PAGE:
Greetings to all our Korea veterans, and particularly our veterans of THE HOOK.

Today is the 62nd Anniversary of the commencement of the Armistice on the Korean peninsula on 27 July 1953 and the fourth and last battle of The Hook 24-25 July 1953.


Samichon Day and Korea Veterans’ Day Services will be held today, or have been held, in places around the nation including the Australian War Memorial in Canberra, the Royal Australian Regiment Memorial, Regimental Square, Sydney, and at the Queensland Korean War Memorial, Broadbeach, Qld.

We wish each of you a special day of Remembrance of your Service and the Service and Sacrifice of your Mates, and remember – we will not forget you.

Leo Van De Kamp

THE KOREAN WAR Australia in the Giant’s Playground by Cameron Forbes, 2010

BRIGADIER JOHN WILTON, the Australian commander of the 28th Commonwealth Brigade, called his battalion commanders to an urgent conference at 6.15 the next evening, July 23: the signing of the armistice agreement was imminent; only patrols essential to the security of The Hook were to be sent out. The Australian official history records that Wilton told the commanders not to pass on this information to the men, but when several patrols were cancelled, speculation about the truce spread rapidly through the forward companies.

If the Chinese commanders were aware that the armistice was close, they remained aggressive even though any gains were likely to be insignificant, given that each side would have to withdraw two kilometres. On the night of July 25 they launched a furious attack on the American Marine positions. There was hand-to-hand fighting in some trenches and a storm of defensive small-arms and artillery fire from the Americans, the Australians and the New Zealanders onto the Chinese on the floor of the valley.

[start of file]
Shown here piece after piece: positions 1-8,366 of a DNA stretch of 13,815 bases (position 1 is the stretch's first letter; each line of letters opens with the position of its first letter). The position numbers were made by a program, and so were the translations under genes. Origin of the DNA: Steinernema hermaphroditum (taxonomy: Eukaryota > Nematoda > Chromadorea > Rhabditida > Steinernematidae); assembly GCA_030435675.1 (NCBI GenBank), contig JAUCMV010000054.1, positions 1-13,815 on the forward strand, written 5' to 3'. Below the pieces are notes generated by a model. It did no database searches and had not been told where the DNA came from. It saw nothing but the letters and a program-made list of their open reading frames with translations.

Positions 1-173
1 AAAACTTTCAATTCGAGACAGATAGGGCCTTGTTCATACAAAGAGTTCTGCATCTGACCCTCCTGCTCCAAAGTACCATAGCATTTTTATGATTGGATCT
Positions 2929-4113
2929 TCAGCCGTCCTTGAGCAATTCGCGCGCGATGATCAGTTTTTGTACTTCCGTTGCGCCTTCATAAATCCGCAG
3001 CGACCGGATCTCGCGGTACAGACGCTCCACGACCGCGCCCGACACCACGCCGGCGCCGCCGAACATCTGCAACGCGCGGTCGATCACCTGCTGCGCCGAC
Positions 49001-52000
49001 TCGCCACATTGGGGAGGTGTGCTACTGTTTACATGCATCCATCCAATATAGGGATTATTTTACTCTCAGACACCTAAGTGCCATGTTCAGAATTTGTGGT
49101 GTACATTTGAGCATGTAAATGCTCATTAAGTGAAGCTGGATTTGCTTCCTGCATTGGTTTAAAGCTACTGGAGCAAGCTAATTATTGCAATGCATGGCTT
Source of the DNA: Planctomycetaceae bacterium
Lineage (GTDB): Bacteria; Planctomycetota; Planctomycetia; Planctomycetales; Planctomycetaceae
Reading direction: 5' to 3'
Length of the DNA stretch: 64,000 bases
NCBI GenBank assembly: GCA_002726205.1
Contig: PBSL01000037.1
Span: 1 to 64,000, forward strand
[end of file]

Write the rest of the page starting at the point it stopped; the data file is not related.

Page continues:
During the day the Australians had come under steady Chinese fire but at 11 pm the bombardment suddenly increased and for a time 30 shells a minute were exploding. At 3 am on July 26, the Chinese had exhausted themselves. The thunder stopped. In the early morning hours 20-year-old Kevin Cooper and 21-year-old Ron McCoy had died on The Hook.
At Green Finger outpost 19-year-old Leon Dawes was hit by a piece of shrapnel. It passed through his body. His only words were: ‘I’ve been hit in the back.’ Jimmy Petrie comforted him for the last three minutes of his short life.

In the morning, the Australians watched as Chinese stretcher-bearers, unmolested, searched for their living. Brigadier Wilton estimated there were 2000 to 3000 dead in front of The Hook and on the immediate approaches to 2 RAR’s position the carpet of bodies was sometimes two deep. 2 RAR had lost 17 on The Hook.

The armistice was signed. In some places the Chinese draped their front line with flags and festoons. They played propa¬ganda broadcasts mixed with music. They collected their dead and built funeral pyres. Some opposite The Hook signalled that they wanted to exchange gifts. Diggers walked into the valley of smoke, stench and burning bodies towards another of war’s strange meetings.

“Lest we forget”

“Second to None”

Gordon W. Hurford, AM
2RAR Association, Inc
The National Association

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